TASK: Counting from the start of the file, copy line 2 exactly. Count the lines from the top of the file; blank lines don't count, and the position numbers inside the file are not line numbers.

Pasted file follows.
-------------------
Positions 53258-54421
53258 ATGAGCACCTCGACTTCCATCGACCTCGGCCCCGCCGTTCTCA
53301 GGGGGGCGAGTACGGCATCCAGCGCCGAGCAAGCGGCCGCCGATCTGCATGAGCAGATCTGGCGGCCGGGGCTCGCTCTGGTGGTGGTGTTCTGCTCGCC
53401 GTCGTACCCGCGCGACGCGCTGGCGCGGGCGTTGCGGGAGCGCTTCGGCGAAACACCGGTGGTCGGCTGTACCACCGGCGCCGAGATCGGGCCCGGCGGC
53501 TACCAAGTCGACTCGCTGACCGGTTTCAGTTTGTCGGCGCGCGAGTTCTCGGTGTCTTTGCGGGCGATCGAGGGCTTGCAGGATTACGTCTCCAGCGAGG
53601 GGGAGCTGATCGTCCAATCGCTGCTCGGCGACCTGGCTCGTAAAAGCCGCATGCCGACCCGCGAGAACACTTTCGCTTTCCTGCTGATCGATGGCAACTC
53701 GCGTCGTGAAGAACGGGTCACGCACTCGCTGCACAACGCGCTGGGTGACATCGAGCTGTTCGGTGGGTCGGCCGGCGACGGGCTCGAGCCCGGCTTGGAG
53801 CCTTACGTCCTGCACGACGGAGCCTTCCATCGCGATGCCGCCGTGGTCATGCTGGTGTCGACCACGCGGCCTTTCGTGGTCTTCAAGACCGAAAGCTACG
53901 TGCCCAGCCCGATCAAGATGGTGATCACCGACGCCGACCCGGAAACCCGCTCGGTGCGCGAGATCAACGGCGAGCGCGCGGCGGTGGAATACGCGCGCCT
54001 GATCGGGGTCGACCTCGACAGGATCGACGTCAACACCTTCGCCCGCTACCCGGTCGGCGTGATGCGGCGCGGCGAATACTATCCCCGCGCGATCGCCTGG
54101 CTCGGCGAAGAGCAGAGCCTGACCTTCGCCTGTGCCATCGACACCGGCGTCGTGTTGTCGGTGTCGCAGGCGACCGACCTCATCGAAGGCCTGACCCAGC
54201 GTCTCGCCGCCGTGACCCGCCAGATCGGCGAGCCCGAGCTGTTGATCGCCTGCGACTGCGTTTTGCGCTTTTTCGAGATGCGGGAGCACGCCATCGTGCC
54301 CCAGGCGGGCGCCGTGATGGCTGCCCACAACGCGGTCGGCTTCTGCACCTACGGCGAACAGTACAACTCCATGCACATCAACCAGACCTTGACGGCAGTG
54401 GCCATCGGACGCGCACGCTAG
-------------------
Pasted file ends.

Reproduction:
53258 ATGAGCACCTCGACTTCCATCGACCTCGGCCCCGCCGTTCTCA